Using a PMO in strategic planning. If you want to move the discussion away from strategic alignment for projects and towards strategic execution – doing the work that will help you meet your business goals instead of just talking about it – then strategic planning is essential.
The Project Management Office (PMO) has a huge role to play in these discussions. There is rich data and deep expertise in the PMO, and the C-suite should be tapping into these to inform the planning for the upcoming cycle.
Here are five ways that your PMO can contribute to the strategic planning cycle and help keep your business on track to meet its corporate goals.
1. Be Objective Experts
Being objective is easier for PMOs which have been around for a little while because these will have greater archives of project performance data to draw on.
This data is a goldmine of information about the projects that performed the most reliably, and which targets were hit and which were not. You can also pull data on which departments performed well, delivering on time and on budget.
Even if you only have a few months of data to draw on, positioning yourselves in the PMO as objective experts on project performance is a good idea. It’s a mindset, an outlook. It is part of how you talk about the PMO and the value it brings. It can also take a lot of emotion and politics out of the strategic planning process because you are helping to keep the discussion grounded in facts and outcomes, not hopes and wishes.
You’ll know you have achieved this when managers start coming to you for data on project performance to help them make better decisions.
2. Get A Seat At The Table
It’s virtually impossible to influence the outcomes of strategic planning if you don’t have a seat at the table. You need to be in the discussions, helping to shape the outcomes and providing that objective expert voice.
You might have to influence your way into those conversations, especially if there are some senior leaders who seem unwilling to engage with the PMO or see your function as purely a reporting and admin one.
A “seat at the table” looks different at different levels of the business. That’s to be expected, since organizations have their PMO functions at different levels. A PMO set up to support the work of the IT department, for example, is not going to have the same board-level influence as an enterprise PMO with a PMO Director who already has a seat on the Board or who works for the CEO.
However, if you want to ensure that your PMO is effective in aligning projects to strategy, you’ll need to be present in the discussions, whatever level they take place at. The IT department PMO should be working with IT senior leadership to ensure that any projects approved meet the strategic objectives for the division as a whole for the coming period, so you can be strategic at any level.
3. Assign Project Managers Early
As soon as a project is approved you can assign a project manager. This can make a huge difference in the planning of the project as you’ve got an expert on the team already. Having a project manager work with the relevant business experts to draw up plans and make all those early project decisions can be a significant factor in ensuring that achievable goals are set for the work. It can also help manage stakeholder expectations effectively from the beginning.
4. Measure Value
This year’s strategic planning cycle should look back to last year’s. Success metrics should directly link to strategic goals. For example, a strategic imperative might be to cut budgets while maintaining customer satisfaction levels at their current rate. Success metrics for projects should link directly to these, ensuring there is a clear line of sight between what a project or program can deliver and the strategic goal it supports.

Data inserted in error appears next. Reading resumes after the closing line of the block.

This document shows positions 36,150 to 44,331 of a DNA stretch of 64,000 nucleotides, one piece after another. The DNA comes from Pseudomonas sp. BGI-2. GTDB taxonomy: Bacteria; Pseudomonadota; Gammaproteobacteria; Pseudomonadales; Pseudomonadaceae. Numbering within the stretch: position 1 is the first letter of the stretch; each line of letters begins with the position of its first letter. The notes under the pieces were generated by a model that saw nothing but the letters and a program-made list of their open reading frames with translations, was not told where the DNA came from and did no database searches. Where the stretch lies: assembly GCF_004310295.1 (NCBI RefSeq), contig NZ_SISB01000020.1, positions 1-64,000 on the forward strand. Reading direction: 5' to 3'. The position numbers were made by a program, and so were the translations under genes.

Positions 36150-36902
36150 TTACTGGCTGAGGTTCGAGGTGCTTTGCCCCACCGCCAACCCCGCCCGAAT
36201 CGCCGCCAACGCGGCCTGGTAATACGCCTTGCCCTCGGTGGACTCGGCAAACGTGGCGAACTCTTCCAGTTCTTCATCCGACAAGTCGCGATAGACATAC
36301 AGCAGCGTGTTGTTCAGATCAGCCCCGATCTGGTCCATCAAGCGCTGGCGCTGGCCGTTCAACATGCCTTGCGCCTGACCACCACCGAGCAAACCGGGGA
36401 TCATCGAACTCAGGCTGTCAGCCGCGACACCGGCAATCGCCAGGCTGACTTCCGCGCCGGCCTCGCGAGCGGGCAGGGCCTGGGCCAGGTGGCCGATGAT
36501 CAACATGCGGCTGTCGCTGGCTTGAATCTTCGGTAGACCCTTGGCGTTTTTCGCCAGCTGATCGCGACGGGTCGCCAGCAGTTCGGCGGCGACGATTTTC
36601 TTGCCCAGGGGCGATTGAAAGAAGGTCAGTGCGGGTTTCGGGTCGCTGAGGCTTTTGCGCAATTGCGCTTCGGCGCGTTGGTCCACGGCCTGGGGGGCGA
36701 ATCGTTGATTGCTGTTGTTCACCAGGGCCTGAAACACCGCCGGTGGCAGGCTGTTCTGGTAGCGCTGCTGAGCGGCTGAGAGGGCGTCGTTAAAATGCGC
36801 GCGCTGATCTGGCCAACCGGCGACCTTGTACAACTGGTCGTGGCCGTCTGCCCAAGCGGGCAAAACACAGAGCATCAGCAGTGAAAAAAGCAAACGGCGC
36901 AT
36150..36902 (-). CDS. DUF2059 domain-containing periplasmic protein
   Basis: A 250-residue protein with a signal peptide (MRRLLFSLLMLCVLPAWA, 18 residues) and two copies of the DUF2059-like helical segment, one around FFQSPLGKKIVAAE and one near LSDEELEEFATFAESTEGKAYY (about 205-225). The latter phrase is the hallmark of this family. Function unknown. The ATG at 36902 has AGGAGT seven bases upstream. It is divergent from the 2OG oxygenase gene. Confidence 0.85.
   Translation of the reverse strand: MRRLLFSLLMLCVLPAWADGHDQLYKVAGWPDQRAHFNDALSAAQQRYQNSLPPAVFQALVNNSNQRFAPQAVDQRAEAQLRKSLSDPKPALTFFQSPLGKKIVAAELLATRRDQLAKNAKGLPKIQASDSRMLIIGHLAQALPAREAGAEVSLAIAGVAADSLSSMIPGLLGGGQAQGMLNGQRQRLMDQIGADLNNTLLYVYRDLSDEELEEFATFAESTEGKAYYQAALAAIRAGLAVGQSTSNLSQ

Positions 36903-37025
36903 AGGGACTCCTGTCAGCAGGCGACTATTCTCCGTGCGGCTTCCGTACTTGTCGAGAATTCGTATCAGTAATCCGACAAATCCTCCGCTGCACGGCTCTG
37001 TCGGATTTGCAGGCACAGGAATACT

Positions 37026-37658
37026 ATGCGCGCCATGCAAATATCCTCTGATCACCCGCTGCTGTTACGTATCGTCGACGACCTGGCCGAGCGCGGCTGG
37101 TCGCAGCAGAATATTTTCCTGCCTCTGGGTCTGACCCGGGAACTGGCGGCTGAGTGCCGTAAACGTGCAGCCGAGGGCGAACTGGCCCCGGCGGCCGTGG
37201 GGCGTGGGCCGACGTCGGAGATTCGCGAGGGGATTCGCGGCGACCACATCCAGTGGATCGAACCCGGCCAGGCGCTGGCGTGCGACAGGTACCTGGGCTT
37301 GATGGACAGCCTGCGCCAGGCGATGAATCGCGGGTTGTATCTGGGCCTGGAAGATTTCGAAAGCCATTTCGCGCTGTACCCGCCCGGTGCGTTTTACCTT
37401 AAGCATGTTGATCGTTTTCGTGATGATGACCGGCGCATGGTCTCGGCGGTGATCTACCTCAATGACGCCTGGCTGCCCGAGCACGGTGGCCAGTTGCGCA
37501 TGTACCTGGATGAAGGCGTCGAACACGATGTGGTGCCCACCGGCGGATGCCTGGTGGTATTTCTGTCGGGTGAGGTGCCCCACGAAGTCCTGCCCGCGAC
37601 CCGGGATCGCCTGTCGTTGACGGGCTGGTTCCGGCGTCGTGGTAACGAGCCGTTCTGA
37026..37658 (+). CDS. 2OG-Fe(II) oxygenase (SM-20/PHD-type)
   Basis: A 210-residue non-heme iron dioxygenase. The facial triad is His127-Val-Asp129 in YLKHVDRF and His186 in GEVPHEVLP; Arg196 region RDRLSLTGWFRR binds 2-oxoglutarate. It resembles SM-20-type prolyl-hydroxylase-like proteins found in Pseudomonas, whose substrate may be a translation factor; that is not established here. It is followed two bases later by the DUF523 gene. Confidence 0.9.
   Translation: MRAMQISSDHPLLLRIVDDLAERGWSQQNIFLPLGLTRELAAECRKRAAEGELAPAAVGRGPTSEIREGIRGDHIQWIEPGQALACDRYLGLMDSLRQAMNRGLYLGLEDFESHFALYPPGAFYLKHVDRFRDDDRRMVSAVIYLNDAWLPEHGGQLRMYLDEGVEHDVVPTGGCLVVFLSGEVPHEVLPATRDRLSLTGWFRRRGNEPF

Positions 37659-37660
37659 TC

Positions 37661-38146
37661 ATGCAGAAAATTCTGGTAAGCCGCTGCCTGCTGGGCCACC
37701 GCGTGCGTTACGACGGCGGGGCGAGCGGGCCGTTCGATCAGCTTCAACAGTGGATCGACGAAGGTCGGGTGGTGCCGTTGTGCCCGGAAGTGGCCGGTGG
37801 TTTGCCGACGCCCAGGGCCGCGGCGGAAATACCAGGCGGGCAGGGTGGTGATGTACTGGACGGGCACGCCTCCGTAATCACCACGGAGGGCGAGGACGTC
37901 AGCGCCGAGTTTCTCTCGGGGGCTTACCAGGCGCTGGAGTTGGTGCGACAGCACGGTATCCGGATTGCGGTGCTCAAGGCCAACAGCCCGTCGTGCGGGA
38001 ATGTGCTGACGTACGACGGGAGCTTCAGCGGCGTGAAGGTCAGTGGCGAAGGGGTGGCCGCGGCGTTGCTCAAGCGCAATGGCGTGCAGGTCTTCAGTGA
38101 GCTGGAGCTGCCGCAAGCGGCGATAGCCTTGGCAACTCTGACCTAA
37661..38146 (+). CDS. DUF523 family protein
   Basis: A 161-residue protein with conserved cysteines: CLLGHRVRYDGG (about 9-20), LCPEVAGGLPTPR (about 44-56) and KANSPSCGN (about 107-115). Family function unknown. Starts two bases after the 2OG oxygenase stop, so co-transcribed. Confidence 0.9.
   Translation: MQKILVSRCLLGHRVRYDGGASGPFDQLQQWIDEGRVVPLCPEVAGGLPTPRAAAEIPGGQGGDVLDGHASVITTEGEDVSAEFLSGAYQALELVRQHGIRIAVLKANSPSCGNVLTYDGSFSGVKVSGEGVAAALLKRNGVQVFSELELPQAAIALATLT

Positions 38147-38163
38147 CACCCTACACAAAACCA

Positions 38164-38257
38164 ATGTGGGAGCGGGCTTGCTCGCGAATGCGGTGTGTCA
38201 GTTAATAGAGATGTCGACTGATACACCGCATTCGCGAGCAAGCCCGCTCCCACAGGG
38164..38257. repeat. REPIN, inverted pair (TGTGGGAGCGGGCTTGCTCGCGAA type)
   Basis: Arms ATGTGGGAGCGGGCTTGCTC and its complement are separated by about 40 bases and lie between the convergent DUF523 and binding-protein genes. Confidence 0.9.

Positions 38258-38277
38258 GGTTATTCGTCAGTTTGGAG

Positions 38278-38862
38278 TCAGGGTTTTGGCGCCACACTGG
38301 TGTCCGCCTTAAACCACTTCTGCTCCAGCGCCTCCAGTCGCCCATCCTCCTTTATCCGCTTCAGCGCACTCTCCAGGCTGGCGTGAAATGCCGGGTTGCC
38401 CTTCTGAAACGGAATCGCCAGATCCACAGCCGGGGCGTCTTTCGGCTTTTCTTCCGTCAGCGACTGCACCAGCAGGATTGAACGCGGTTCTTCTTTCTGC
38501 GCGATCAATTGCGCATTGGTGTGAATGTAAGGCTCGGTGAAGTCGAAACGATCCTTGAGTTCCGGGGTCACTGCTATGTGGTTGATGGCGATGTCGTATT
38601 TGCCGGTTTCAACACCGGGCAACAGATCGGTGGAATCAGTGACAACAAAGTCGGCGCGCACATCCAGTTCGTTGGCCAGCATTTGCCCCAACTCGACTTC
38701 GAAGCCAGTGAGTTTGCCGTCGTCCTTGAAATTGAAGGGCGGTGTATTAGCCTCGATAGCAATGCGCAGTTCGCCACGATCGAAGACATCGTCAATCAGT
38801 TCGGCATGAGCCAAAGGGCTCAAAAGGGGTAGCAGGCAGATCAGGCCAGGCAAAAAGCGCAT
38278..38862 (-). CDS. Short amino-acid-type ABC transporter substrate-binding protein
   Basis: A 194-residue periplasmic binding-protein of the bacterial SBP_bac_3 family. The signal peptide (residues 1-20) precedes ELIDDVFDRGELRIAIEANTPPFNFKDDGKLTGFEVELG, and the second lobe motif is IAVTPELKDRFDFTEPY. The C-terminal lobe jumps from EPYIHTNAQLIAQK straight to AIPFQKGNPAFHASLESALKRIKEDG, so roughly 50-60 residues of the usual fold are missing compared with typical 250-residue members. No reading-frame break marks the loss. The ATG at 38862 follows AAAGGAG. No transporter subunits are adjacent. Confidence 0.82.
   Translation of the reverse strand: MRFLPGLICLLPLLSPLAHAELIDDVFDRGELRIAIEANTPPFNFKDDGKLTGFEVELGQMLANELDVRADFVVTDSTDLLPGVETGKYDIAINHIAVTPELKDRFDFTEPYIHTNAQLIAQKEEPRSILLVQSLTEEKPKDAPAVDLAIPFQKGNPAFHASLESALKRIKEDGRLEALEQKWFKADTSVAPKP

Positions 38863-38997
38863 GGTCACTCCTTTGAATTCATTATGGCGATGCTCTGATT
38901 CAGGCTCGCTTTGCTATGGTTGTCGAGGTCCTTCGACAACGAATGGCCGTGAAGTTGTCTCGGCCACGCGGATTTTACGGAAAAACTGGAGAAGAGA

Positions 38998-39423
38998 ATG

All that is fine on paper. You can make most projects “align” to most things when discussing them around the table. But in practice, it’s execution that matters and that’s where the PMO has a significant role to play.
By looking at last year’s success metrics and project outcomes you should be able to better predict which projects will directly correlate with the strategic vision this year. Draw on the PMO’s experience of measuring value to inform the decisions being made in this year’s planning cycle.
5. Build The Talent To Make the Right Decisions
Strategic planning isn’t done by crunching numbers into a spreadsheet. OK, that’s part of it, but at the end of the day the decisions about which projects to approve and which to pass on are made by humans.
Giving those decision-makers the skills to make the right choices is an admirable longer term goal for your PMO. Granted, it isn’t going to happen overnight, but it is something to be working towards through mentoring, coaching, formal training, having the tools to provide fantastic decision-support information and generally educating your senior management population.
A white paper from PMI states that high-performing PMOs are more than twice as likely as low performers to have the right skills in the team (58% versus 27%). They are also far more likely to have adequate numbers of people (42% versus 24%). The right talent in the business at all levels – and enough of it – is going to go a long way in ensuring that the right decisions are made.
You’ll know you’ve achieved it when there is robust and healthy discussion about expensive vanity projects that result in them not being approved as they aren’t a good fit for the strategy.
The point of a PMO is to improve performance across projects and programs and get a better return on investment from doing so. Involving your PMO in strategic planning cycle is definitely part of that. And with these tips, you can ensure your PMO is contributing effectively, regardless of your PMO maturity or longevity in the organization.